Clack, clack, clack, clack…
Ahh yes, the all too familiar, literal nails-on-a-blackboard, cringe inducing click of dog nails on the hard floor. It's the alarm ringing and telling you it's time for a trim, and I know you’re sitting there procrastinating. Or maybe you don’t even feel like it's even a task to attempt yourself, reserved for vets & groomers to tackle professionally. What if I told you that nailing nail time is totally possible, all on your own, in five minutes flat with no drama involved? In our house, nail time is fun time! Let this be your guide to painless paw maintenance, whether you’re starting with a new puppy or wanting to improve your adult dog’s cooperative care skills.
Why do it yourself?
I trim my dog’s nails once a week. Let’s say your groomer or vet charges $10 for a nail trim. That’s $50 every month, or about $25 if you only did every two weeks. Over the course of a year, you’re spending up to $600 in dog manicures! If you trim them yourself, it's a one time cost of a $30 dremel or a $10 pair of clippers. The only other tool you’ll ever need is some extra yummy treats. Doing it yourself also ensures your dog is safe and comfortable throughout the process.
Laying the Groundwork
Introducing your dog to doing nails starts with doing no nails at all— yet. Especially with new puppies, first you want your dog comfortable with having his paws touched with just your hands. Touch the tops of each paw, the paw pads, in between each of his cute little toes, and of course the nails. If the puppy seems to balk at this, break out some treats and reward him for each touch. He’ll learn that good things come from his hands being handled, and you may end up with a “paw” being offered! Take that opportunity to teach him to “high five”, “shake”, or “wave” as a bonus.
Once you know your dog is happy to have all four feet massaged, you can now introduce your tool of choice— but don’t use it on him! For this step, all you have to do is show and tell. Show him what it looks like, and tell him what it does by having it make its sound. For dremels, that means turning on the motor, and for clippers, give a few of those snip-snip sounds of the blades in the air. Reward your pup at the sights and sounds of this alien being. Remember, he has no idea what they are yet so this where you teach him that these tools are good things! Now that the deck is stacked in your favor with all the positive associations, we have a dog that’s ready to have his first trim!
The Two Man Method
It can be helpful when you’re first starting out with a squirmy pup to have a second hand on deck to run interference while you work. I like to have the pup lay in my lap, belly up, like I’m holding a baby. I have him facing forward so that he can take treats from my assistant while I hold the dremel in my right hand and the dog’s paw in my left. Have your assistant start treating the pup for laying in your lap before you cut— this is key to a successful set up. Use high value if you have to, or a long lasting chew that the pup can continually lick and pick at throughout.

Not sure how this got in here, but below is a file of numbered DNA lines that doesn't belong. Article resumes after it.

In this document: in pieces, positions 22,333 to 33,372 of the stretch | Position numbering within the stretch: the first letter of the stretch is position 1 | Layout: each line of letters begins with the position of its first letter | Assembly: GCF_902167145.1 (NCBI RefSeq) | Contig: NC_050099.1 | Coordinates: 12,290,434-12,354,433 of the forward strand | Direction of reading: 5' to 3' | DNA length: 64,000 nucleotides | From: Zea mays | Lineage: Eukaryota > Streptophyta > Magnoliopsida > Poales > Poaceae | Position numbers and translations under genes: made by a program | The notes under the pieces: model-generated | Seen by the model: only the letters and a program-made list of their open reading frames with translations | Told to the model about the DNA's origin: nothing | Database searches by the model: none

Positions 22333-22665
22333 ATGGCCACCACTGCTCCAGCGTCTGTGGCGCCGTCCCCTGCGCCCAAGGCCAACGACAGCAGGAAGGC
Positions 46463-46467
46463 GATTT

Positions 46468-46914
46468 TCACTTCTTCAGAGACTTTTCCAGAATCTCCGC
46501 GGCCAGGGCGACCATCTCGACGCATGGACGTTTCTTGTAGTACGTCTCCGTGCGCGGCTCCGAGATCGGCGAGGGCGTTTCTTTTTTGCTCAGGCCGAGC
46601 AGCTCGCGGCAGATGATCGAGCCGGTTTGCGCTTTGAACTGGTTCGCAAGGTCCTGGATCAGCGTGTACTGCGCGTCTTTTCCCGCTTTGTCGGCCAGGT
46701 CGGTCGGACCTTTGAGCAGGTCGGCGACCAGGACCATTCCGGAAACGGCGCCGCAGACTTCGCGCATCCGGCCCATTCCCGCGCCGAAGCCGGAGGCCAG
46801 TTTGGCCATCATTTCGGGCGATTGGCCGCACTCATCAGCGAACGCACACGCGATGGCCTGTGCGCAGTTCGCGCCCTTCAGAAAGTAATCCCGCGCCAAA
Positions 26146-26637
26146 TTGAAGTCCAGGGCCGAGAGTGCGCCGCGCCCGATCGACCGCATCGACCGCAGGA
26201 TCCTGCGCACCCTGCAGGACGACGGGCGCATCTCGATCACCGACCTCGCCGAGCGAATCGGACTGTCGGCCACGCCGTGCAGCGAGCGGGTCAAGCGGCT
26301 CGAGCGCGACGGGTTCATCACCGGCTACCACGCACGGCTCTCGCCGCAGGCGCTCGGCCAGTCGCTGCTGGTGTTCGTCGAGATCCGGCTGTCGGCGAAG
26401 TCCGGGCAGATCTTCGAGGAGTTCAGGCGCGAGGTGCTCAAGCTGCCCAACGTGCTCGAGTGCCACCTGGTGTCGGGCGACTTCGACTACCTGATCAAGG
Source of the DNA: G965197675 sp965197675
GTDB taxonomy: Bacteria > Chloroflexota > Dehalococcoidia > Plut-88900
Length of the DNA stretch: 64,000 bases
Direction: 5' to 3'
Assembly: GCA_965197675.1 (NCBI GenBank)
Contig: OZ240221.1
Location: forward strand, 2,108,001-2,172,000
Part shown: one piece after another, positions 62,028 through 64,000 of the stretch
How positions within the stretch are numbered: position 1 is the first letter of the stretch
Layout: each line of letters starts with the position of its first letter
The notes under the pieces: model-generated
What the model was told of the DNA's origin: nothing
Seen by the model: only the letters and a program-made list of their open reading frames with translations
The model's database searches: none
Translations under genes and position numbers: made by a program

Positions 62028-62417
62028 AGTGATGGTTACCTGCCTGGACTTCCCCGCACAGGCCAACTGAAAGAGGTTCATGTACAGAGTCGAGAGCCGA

Once your puppy is gnawing away happily, trim ONE nail. If you’re using clippers, trim at a forty five degree angle. The nail & quick grow this way and will minimise the chance of nicking. For dremels, three seconds on the tip at a low speed setting should suffice. Praise your puppy for staying calm and continue if he is still comfortable. If not, you can pause here. Some puppies will need to be introduced to trimming in short sessions, one nail at a time in the beginning, until they are comfortable having all four feet done in a sitting.
Not so black and white
Some dogs have black nails, while others are a translucent white, and then there are dogs who have a mix of both. When trimming white nails, you’ll be able to see the pink center of the quick to know if you’re trimming too close. With black nails, you’ll have to look underneath at the tips of the nails for the circle. When you’ve exposed that circle, the nail is trimmed correctly.
Using clippers it is easy to trim too much at once when working on black nails, so I recommend dremeling especially in this case. Dremeling will let you slowly grind so that you’ll know when you’re getting close to the quick, whereas with clippers, one chop too close and it's already too late! For this reason I like dremeling better as well, because it greatly decreases the chance of a painful nick and accidentally reversing all the positive feelings we worked hard to establish leading up to the main event. Grinding also allows you to shape the nail and avoid creating sharp edges that can still scratch skin. However, in clippers’ defense, it can be easier to start with clipping for dogs who are fearful of the noise of the dremel or who have not yet been desensitized to it.
Building up slowly is the name of the nail grooming game. Don’t be disheartened if after just the first nail your dog is less than thrilled about pedicures! Each day, trim one more nail, with their favorite irresistible rewards. Work toward trimming one whole paw per session. Take breaks when you need them— there’s no rule for how slow you go, as long as you’re going! With time and continuous practice, your pup will acclimate to the odd feeling of the clippers or dremel and learn that trim time is treat time. Think of all the money and trips to the vet you’ll save, and the new cooperative care essential you will have mastered as a team. When you’ve seen a dog who jumps for joy at the mere sight of the tools, you know it's worth the investment.
Tools of the trade
Here are what I use for each technique. I’ve had some dogs who do better with one tool versus the other, as well as my own preferences. Experiment to see which method works best for you and your dog.
For a demonstration of how I do Chiyo’s nails in five minutes, check out our video of zero drama dremeling here!